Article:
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Spirodela polyrhiza stimulates the growth of its endophytes but differentially increases their fenpropathrin-degradation capabilities

Xu, Xing-Jian, Sun, Ji-Quan, Nie, Yong, Wu, Xiao-Lei
Chemosphere 2015 v.125 pp. 33-40
Pseudomonas, Raoultella terrigena, Spirodela polyrhiza, aquatic plants, bacteria, carbon, endophytes, fenpropathrin, microbial growth, pesticide degradation, phytoremediation, plant exudates, sediments, water pollution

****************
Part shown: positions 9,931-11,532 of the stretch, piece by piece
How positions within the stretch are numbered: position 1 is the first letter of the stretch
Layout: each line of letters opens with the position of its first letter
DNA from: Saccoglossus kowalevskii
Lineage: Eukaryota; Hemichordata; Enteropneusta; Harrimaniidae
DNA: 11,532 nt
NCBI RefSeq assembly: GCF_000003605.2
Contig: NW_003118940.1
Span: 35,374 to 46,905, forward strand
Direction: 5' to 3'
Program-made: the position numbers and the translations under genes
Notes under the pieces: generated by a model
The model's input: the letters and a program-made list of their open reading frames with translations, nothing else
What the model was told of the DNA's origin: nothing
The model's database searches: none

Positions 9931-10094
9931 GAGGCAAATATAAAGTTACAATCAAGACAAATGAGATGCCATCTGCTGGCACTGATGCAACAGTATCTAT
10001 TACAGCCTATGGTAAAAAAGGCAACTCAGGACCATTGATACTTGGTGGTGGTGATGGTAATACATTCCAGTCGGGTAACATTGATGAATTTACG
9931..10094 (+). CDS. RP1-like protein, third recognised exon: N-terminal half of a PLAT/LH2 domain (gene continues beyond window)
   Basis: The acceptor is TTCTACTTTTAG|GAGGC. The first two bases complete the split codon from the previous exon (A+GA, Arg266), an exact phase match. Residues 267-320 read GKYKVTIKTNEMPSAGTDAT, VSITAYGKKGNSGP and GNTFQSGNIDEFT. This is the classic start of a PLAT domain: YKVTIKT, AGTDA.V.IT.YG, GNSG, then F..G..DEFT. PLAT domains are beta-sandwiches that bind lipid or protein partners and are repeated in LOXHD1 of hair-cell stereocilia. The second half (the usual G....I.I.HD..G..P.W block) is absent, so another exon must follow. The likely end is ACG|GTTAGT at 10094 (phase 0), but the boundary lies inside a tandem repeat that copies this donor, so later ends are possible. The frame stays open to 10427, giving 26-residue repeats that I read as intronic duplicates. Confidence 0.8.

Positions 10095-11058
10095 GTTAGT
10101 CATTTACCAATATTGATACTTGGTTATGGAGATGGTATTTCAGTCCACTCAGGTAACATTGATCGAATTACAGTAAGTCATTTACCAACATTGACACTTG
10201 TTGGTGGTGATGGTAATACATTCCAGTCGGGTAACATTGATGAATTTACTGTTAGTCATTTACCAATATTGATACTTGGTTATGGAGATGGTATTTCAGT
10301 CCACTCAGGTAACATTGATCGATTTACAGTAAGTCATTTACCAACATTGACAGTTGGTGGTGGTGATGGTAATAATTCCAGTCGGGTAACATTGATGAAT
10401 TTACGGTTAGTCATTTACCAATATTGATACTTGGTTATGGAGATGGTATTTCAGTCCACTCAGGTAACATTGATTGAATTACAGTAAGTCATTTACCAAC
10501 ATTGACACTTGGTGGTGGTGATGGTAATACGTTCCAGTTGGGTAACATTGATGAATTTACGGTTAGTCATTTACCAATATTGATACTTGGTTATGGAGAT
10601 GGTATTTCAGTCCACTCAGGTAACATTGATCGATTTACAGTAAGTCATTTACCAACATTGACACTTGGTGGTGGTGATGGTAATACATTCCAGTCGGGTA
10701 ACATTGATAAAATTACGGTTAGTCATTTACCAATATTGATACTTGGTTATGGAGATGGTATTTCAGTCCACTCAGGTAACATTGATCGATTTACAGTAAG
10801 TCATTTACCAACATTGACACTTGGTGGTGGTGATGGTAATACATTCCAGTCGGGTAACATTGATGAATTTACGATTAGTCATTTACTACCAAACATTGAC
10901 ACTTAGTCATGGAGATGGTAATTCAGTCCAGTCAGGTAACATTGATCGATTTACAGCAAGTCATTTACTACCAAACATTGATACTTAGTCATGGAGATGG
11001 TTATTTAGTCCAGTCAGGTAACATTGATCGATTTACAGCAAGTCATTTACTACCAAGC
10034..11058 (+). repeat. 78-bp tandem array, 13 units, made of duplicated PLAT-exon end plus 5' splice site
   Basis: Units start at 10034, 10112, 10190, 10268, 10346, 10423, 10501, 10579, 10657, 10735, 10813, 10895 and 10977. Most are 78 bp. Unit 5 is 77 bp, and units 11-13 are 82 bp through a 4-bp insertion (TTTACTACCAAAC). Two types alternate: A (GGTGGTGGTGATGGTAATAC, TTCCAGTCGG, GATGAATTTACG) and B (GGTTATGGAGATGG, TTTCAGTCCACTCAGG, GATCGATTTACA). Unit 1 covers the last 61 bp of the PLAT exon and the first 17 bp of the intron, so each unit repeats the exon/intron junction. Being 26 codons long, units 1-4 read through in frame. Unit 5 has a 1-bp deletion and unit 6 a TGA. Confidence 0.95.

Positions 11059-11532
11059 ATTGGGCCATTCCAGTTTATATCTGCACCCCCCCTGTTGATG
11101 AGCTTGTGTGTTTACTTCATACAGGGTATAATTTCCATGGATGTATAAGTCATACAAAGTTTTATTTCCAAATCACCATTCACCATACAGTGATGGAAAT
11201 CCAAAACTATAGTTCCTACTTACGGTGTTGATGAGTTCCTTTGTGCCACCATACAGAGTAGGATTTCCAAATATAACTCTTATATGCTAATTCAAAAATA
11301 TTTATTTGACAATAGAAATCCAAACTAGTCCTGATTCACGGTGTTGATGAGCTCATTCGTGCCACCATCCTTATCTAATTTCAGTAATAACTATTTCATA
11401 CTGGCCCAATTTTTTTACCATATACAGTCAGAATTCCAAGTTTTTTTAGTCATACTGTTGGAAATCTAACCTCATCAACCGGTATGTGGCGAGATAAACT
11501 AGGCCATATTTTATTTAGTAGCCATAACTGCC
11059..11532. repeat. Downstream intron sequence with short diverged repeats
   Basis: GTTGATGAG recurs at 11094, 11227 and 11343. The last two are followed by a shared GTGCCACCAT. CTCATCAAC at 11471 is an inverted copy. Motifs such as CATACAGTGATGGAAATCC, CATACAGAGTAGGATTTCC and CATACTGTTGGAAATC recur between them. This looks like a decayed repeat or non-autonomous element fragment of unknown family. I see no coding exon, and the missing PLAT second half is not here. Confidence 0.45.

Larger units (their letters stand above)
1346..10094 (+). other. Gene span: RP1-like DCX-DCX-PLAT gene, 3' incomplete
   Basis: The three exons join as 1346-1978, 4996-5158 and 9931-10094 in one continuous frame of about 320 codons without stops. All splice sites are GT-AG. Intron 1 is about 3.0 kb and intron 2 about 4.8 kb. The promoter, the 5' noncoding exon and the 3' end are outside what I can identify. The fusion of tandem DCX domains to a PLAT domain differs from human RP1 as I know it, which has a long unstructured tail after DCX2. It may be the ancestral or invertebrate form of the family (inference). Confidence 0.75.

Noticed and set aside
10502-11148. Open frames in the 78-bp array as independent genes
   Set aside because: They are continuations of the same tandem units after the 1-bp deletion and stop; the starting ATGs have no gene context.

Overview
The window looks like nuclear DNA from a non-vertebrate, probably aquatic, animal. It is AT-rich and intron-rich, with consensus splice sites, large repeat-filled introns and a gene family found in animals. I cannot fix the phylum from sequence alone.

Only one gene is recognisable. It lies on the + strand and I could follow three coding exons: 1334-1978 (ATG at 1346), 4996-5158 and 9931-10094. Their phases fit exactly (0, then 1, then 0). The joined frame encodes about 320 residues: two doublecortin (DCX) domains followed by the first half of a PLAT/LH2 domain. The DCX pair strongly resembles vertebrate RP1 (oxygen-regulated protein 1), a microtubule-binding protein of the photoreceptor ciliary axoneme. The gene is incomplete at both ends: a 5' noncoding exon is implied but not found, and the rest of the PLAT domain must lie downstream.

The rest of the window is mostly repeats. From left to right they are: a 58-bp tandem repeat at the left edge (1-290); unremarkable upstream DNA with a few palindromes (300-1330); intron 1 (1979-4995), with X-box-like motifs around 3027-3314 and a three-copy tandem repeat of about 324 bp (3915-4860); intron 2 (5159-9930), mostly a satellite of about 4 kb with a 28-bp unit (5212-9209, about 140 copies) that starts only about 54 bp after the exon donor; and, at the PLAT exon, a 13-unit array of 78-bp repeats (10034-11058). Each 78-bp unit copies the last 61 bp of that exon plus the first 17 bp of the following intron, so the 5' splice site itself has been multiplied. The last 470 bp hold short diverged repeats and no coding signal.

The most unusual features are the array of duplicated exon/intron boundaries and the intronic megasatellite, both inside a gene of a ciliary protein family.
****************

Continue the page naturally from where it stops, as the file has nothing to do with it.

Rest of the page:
In situ remediation of organic contaminants via physical, chemical, and biological approaches is a practical technique for cleansing contaminated water and soil. In the present study, we showed that the three bacterial strains Pseudomonas sp. E1, Klebsiella terrigena E42, and Pseudomonas sp. E46, which can infect and colonize the aquatic plant Spirodela polyrhiza, utilize fenpropathrin as the sole carbon source for growth. S. polyrhiza helped enhance fenpropathrin degradation by E46 by 17.5%, only slightly improved fenpropathrin degradation by E42, and had no effect on strain E1. The application of plant exudates and extracts from fenpropathrin-unexposed/induced plants stimulated bacterial growth of the three strains, but resulted in differential fenpropathrin degradation, suggesting that not all plants and their endophytic bacteria are suitable for coupling phytoremediation and microbial-remediation. Moreover, addition of soil sediments to a microcosm not only stimulated the growth of strain E46 but also increased the rate of fenpropathrin degradation.